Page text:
Ireland's NZ win is Farrell's proudest day

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Ireland head coach Andy Farrell has hailed the proudest achievement of his career after accomplishing rugby's hardest feat - beating the All Blacks in their own backyard.

The Irish claimed a landmark 2-1 tour triumph following a spellbinding first-half display in Wellington on Saturday, which paved the way for a 32-22 victory in an epic third-Test decider.

Tries from Leinster trio Josh van der Flier, Hugo Keenan and Robbie Henshaw helped the tourists lead by 19 points at the interval before Rob Herring extinguished a Kiwi fightback sparked by scores from Ardie Savea, Akira Ioane and Will Jordan.

England's former dual-code international Farrell - a two-time Man of Steel during his rugby league days - was left beaming with delight by a result which moved Ireland top of the world rankings.

"It's difficult for me because it is not mine, it's theirs," said Farrell, saluting his players. "They've grabbed hold of it hugely.

"Some of the stuff they've done out there today, we've done it together so I suppose when you look at it like that it's the most proud that I've ever been part of a group, without a shadow of a doubt.

"Pleased? I don't think that's the word. I mean, what's the biggest thing that you can say about a group of people? I don't know if there is a word.

"This is the hardest thing you can do in rugby by a country mile, especially when you take it down to the last game and we know from history that the All Blacks are going to come out firing."

Farrell became the first visiting coach to orchestrate tour success over New Zealand since France prevailed 2-0 in 1994.

Ireland had never won away to the three-time world champions before last weekend's milestone 23-12 victory in Dunedin cancelled out a 42-19 drubbing in the Auckland opener to set up a tantalising climax.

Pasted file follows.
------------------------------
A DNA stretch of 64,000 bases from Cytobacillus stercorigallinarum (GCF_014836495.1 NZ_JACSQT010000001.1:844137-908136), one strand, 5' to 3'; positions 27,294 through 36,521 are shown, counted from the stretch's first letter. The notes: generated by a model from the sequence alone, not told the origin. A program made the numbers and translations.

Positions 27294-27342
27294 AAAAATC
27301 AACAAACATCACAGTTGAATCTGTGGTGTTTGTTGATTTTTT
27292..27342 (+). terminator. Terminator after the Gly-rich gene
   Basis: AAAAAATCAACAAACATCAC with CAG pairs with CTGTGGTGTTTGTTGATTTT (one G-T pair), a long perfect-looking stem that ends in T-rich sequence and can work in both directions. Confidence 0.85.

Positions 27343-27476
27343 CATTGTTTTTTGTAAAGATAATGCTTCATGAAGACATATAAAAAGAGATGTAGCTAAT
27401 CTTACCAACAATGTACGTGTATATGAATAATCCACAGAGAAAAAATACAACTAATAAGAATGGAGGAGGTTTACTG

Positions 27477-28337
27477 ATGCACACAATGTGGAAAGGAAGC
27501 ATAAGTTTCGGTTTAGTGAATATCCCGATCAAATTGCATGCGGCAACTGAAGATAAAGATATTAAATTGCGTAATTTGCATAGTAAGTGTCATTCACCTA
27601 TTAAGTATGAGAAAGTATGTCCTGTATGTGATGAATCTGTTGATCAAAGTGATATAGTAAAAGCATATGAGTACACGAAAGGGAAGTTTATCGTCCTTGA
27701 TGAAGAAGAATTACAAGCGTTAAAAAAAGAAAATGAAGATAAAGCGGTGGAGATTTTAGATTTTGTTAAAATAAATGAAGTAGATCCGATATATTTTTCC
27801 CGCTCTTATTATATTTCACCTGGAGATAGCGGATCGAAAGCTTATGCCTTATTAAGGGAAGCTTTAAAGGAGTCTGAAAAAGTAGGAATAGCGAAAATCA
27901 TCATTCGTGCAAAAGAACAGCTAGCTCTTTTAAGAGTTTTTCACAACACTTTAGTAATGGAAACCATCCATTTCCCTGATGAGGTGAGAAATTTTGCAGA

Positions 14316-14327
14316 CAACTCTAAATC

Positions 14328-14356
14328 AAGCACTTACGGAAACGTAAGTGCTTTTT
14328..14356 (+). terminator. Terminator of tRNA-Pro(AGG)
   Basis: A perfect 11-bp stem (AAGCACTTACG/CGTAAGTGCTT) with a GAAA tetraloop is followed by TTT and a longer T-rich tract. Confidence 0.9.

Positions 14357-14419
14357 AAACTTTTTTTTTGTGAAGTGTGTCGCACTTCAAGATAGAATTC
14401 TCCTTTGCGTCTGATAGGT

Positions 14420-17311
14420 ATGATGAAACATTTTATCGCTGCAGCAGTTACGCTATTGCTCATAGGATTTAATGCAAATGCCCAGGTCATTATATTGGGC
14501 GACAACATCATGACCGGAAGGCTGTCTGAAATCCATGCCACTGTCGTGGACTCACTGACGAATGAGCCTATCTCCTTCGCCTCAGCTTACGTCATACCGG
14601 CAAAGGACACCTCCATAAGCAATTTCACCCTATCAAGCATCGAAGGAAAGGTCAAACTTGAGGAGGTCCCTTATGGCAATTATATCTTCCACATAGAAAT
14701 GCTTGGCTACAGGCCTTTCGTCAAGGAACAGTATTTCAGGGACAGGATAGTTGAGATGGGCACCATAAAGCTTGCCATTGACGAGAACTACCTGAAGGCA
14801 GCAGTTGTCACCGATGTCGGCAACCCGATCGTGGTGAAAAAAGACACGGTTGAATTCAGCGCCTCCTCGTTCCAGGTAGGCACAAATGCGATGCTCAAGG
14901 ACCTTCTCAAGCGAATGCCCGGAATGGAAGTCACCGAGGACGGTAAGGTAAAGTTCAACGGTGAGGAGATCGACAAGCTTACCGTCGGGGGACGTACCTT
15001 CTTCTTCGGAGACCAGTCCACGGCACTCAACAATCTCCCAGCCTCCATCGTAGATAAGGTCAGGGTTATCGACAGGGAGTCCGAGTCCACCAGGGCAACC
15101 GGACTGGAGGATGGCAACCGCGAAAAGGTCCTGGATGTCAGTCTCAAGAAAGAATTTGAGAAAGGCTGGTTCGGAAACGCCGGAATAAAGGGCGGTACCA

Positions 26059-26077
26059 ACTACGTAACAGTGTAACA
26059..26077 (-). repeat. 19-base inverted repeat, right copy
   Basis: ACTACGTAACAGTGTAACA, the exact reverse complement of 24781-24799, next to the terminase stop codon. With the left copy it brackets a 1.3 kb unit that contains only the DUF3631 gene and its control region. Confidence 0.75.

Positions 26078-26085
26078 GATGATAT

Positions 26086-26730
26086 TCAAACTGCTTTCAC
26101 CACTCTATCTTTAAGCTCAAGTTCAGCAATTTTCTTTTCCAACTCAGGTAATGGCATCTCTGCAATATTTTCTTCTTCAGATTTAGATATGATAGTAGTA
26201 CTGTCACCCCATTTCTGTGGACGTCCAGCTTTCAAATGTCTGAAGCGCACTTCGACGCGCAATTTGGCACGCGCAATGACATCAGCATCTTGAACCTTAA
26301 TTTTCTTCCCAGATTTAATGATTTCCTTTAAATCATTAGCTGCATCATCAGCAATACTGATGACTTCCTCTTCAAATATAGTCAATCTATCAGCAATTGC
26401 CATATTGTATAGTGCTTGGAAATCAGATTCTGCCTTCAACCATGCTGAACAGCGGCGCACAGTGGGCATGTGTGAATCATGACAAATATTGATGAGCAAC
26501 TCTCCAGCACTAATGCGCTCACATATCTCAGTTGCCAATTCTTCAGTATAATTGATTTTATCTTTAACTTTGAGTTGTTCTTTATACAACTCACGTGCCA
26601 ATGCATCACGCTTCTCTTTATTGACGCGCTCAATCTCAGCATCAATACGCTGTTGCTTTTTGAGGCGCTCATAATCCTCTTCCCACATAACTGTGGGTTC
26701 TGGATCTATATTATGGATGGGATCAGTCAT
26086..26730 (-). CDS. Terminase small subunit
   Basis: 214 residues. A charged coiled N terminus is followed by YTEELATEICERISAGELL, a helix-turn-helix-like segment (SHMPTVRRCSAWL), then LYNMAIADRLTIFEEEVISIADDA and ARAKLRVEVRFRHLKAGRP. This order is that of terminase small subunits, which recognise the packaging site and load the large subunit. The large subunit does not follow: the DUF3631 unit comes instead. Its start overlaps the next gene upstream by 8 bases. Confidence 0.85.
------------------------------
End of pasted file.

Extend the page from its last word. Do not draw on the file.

Captain Johnny Sexton once again led by example and, in the week he turned 37, celebrated another personal milestone.

The influential fly-half contributed 12 crucial points to become only the second man - after Ronan O'Gara - to reach 1,000 in the green jersey.

"It doesn't get much better than this," he said. "By saying that, it's the biggest respect we can give New Zealand.

"The celebrations probably weren't the most humble but that shows how much it means.

"It is just very, very special and it's a special group led by Faz (Farrell). It's great to be a part of.

"I'm sure there's lots of smiling faces across the country. We speak about it all the time, primarily family at home but also the people of Ireland that we represent. I don't think they could be much prouder."

But defeat for New Zealand was their fifth from the past eight meetings between the countries to heap further pressure on under-fire coach Ian Foster.

Foster, who has now lost seven of his 24 games in charge, refused to discuss his future.

"I just want to talk about the Test match," said the 57-year-old.

"I want to congratulate Ireland on a series win here. They're a quality rugby team and they're a big test for us and, at the end of the day, we fell a bit short. Clearly we've got a little bit of work to do."

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